How Well Can You Catch a Phish?

In phishing, the goal is to steal individuals’ bank, credit card, and personal details so they can be sold off on the black market. Easy and fast money is usually the goal for the cybercriminal.

If you ask most people, they’d likely tell you they could identify a phish when reading through their emails. Of course, the Nigerian prince isn’t going to give you millions if you deposit $100,000 into his bank account – delete that email. But what about the more sophisticated attacks we’re seeing today?

Phishers often create fake email addresses that look like they were sent from legitimate ones. Although the sender’s name may be visible, the email address is often hidden. In an Amazon phishing email, for example, the visible alias might be “Amazon Support,” but the hidden email address is “[email protected]” The goal is for the recipient to trust the sender’s name is legitimate and not double-check the email address. With many users checking email on their mobile device, this can be an easy way to trick someone with their guard down.

To complicate things, our attention spans are becoming shorter as the demand for our attention becomes greater. And with improvements to technology and overflowing inboxes, it is becoming increasingly difficult for users to identify a phish. Here are a few examples below – let’s see if you can catch a phish! And, if you want to test your skills, sign up to participate in “To Catch A Phish,” where you’ll get 10 real world emails sent to you (minus the without any malicious links or files).

Examine the example below:

Original Url: hxxps://firebasestorage.googleapis.com/v0/a/……………..
Brand Target: Facebook
Display name: Faceb00k
Subject Line: ACC0UNT SUSPENSI0N NOTICE.
via SendGrid CIDR: 149.72.0.0/16

Facebook phish email


 
Did you see the double zeros appearing as an ‘o’ in the display name and subject line?

Grammatical errors are a sure-fire way to detect a phishing email. Phishing emails also tend to contain language that attempts to make users act quickly. If you receive an email like this from an organization about your account or account information you should always proceed with caution.

Example #2: DocuSign Phishing Email

Examine the example below:

Original Url: hxxps://firebasestorage.googleapis.com/v0/a/docu……………….
Brand Target: DocuSign
Display name: Docusign Via Docusign
Subject Line: Completed: Please DocuSign

Docusign phish email


 
Do you normally authorize contracts for your organization? Are you expecting to receive an agreement via DocuSign? Did you just sign an agreement and are expecting a return signature? A good rule of thumb is that if it seems out of place, it probably is. Always be cautious of links in emails. If you don’t have an email security solution the protects you from suspicious or malicious links, hover over links in email messages to verify a link’s actual destination – even if the link is coming from a trusted source. You can also type in website addresses rather than using links from unsolicited emails.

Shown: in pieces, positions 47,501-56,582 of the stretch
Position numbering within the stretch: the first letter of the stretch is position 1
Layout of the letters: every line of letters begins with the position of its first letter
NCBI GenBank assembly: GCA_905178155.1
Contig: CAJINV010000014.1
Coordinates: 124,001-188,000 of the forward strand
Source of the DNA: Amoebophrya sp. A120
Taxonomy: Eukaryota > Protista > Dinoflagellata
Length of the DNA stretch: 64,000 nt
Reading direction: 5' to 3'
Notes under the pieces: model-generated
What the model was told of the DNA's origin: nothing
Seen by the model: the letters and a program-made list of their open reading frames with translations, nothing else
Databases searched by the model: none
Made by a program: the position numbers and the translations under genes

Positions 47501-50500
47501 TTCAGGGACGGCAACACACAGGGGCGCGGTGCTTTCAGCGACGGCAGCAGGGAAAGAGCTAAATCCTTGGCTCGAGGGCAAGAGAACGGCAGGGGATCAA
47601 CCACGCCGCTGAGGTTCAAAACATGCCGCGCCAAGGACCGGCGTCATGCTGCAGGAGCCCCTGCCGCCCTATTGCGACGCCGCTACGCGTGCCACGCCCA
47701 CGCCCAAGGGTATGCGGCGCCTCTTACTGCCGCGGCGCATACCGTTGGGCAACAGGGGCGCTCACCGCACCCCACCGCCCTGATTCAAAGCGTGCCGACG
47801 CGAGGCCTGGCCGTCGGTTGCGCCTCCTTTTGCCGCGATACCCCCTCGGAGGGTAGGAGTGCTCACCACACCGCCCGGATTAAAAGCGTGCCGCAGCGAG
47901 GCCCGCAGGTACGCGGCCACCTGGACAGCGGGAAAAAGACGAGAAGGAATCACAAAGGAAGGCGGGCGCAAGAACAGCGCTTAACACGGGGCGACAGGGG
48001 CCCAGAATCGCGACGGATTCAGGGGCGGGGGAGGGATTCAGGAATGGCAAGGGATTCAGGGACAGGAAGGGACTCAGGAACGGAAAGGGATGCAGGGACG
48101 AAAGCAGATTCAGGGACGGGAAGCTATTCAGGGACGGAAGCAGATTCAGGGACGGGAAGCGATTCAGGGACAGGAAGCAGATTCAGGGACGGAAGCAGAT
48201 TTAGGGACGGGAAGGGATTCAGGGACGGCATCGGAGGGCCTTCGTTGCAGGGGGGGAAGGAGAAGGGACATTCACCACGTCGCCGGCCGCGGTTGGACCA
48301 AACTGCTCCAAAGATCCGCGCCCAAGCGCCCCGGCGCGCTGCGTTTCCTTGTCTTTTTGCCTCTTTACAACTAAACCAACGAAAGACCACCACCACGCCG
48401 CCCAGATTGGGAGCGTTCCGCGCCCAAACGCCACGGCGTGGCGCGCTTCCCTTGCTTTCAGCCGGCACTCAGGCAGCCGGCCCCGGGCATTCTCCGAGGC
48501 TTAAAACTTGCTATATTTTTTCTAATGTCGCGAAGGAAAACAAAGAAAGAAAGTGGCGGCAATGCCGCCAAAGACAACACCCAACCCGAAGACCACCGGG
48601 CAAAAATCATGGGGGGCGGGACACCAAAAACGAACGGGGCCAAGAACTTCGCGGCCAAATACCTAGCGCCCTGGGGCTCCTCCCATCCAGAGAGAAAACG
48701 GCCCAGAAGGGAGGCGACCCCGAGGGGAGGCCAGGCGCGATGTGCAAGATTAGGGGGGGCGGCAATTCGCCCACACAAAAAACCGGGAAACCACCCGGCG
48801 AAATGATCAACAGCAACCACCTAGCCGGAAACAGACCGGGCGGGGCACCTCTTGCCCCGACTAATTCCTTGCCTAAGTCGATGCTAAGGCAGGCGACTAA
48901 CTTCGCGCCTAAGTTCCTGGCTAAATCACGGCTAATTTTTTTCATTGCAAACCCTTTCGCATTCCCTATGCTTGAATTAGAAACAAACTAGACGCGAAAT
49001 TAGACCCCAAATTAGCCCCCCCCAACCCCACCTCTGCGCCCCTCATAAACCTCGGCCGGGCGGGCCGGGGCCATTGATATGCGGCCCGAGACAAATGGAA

Example #3: DHL Phishing Email

Examine the example below:

Original Url: https://firebasestorage.googleapis.com/v0/a/my/…………………
Brand Target: DHL
Display name: DHL
Subject Line: Delivery Failed
via SendGrid CIDR: 168.245.0.0/17

DHL phish email


 
Are you expecting a package? Have you placed an order recently that’s being shipped via DHL?

While not technically misspelled, the use of ‘authorise’ in the above email triggers the spellcheck because it’s not commonly used as a spelling variant of the word ‘authorize’ in America. This could be a red flag that the email is a phish. If you see spelling or grammatical errors in the subject line or body copy you should proceed with caution.

If you fall victim to a phishing email at your organization, follow the policy that is prescribed by your employer and notify your email administrator. It would also not be a bad idea to turn off your computer to help prevent the spread of any infection into the network. If your employer doesn’t have a policy around phishing, read our blog titled “What to Do If You Click On a Phishing Link.”

If you’re looking to see how well you fare against phishing attacks, sign up “To Catch a Phish” and receive 10 phishing simulation emails to understand how easily you can be deceived by cybercriminals!

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